I ordered the new 18"Rikon and I need to get wired for 240V. I am
considering doing it myself, but I don't know if I should use a 20A or 30A
breaker? Th4e motor only pulls 12.5A, but at start up it might pull more
correct? Should I go 30A just to be safe?
Here is the saw.
I think I might call Rikon tomorrow unless..
Personally, I would go with the 20amp, Which is what I had my electrical
contractor do for my table saw . The TS only draws 14 amps, and YES start up
does increase the amps, I feel that 20 is more then sufficient, that saw
should be the only thing on that breaker anyway, RIGHT? You really want that
breaker to trip in an emergency, I would want my emergency threshold to be
as low as possible without taking away from my power needs.
You could use a 15a breaker if you want to. It will would not trip under
The more important thing is the cable gauge. Unless you are a very long way
from the breaker box, #12 is adequate. You could get away with #14, but
that would be a mistake in the long run.
If, for some bizarre reason, you go with a 30a breaker, you must use #10
wire. If you are concerned about voltage drop, the best combination would
be #10 on a 20a breaker.
>I ordered the new 18"Rikon and I need to get wired for 240V. I am
>considering doing it myself, but I don't know if I should use a 20A or
>breaker? Th4e motor only pulls 12.5A, but at start up it might pull more
>correct? Should I go 30A just to be safe?
Use #10 AWG, 2 conductor with ground and a 2P-30A C'bkr.
The C'bkr protects the insulation on the wire, not the saw motor.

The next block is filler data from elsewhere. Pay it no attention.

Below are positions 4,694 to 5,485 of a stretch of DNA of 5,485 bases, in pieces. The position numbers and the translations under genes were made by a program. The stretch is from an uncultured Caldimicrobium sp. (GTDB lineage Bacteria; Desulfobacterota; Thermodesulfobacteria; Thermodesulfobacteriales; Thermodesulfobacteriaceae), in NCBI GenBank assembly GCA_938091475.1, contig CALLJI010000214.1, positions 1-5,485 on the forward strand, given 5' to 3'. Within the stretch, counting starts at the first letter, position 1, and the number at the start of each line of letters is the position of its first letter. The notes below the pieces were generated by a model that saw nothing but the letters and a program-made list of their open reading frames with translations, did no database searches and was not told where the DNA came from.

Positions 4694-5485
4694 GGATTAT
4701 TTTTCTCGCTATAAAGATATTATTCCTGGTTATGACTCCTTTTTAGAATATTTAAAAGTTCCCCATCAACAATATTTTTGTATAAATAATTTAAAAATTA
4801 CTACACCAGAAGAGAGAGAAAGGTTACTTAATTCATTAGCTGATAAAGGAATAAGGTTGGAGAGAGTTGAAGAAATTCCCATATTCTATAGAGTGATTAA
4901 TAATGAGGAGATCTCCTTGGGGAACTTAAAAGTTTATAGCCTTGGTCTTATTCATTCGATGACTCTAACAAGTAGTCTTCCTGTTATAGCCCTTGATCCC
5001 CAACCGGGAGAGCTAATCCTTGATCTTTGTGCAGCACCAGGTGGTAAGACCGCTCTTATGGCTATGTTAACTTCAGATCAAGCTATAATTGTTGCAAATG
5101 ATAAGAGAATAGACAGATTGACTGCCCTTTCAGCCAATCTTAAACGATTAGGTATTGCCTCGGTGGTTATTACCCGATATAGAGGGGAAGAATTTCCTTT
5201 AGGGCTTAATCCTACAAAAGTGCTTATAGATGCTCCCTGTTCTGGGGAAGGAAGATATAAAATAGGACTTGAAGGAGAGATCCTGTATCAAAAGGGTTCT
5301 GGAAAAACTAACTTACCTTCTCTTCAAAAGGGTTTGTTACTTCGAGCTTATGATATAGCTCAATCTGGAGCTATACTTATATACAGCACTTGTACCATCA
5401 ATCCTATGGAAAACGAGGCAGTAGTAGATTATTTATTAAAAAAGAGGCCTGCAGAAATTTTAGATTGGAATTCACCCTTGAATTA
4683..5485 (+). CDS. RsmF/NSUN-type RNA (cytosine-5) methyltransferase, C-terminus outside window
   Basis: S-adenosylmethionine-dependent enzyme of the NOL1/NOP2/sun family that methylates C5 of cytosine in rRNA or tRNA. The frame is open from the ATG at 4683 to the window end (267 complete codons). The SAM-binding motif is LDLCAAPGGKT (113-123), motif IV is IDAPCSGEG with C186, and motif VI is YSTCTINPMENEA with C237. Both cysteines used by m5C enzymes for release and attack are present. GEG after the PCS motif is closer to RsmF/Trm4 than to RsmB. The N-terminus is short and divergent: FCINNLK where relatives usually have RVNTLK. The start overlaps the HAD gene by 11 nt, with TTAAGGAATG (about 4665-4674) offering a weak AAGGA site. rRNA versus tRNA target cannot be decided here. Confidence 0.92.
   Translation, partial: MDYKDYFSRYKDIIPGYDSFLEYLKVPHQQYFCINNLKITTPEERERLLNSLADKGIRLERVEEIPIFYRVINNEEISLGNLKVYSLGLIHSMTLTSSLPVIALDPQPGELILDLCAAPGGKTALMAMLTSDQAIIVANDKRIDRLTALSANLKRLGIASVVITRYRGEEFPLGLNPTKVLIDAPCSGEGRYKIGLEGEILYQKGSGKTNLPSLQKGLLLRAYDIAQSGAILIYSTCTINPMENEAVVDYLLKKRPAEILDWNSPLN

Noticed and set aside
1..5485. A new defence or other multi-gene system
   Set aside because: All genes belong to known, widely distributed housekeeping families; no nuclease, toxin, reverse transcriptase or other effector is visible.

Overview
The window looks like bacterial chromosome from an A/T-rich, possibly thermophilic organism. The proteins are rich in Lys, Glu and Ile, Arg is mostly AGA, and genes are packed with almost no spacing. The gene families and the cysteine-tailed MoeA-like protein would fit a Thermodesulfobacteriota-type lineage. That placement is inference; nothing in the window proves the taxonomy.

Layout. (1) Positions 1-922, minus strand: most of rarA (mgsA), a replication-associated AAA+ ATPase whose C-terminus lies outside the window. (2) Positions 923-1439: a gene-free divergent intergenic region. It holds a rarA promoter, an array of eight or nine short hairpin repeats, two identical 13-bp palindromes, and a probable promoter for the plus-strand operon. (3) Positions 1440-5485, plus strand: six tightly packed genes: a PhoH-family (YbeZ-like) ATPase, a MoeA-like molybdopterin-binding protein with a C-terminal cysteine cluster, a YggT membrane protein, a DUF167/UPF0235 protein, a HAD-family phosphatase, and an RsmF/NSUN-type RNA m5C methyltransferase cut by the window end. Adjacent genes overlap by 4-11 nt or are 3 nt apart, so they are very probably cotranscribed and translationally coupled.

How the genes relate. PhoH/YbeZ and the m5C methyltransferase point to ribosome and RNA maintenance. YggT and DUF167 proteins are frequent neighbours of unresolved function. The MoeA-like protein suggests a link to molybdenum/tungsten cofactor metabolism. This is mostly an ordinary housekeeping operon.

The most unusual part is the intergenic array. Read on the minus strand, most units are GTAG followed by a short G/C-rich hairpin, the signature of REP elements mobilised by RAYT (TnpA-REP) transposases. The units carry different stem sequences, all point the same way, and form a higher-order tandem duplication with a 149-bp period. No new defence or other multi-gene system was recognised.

To protect the motor, you need a thermal motor overload relay, which may
already be in the motor.
Now why would you use #10 and a 2p CB . You want to save the wire but
the hell with the mtr if there is a problem. I would put the 20 amp and
get the damn thing to trip earlier if there is a problem . In this case
20 amp breaker will protect the wire better by acting sooner to trip.
O D wrote:
> Now why would you use #10 and a 2p CB .
Standard configuration to meet code.
> You want to save the wire but
> the hell with the mtr if there is a problem.
Don't give a damn about the wire, only the insulation on the wire.
> I would put the 20 amp and
> get the damn thing to trip earlier if there is a problem . In this case
> 20 amp breaker will protect the wire better by acting sooner to trip.
Better go back and get a better understanding of the operation of a
The 20A rating is simply a thermal mechanism, not a fault current
If you want to protect the motor, the c'bkr doesn't do it.
You need a motor overload relay.
Lew my mistake I did not mention that someone wanted to use a 30 amp
My whole point was that the 20 will trip befor the 30 and if all you
have on the like is a 12.5A motor and that puppy goes locked rotor then
the 20 trips faster that what the 30 would have.
I am not sure what the code says or an inspector would say but if they
knew you were going to run only a 12.5A on the 30 amp breaker would it
And of course wire size what ever he chose 10 or 12 as someone
Guess this all comes down to why they have inspectors and why there is a
And why we have licenced electricans. Which is where this question
should have been directed.
O D wrote:
> Lew my mistake I did not mention that someone wanted to use a 30 amp
> My whole point was that the 20 will trip befor the 30 and if all you
> have on the like is a 12.5A motor and that puppy goes locked rotor then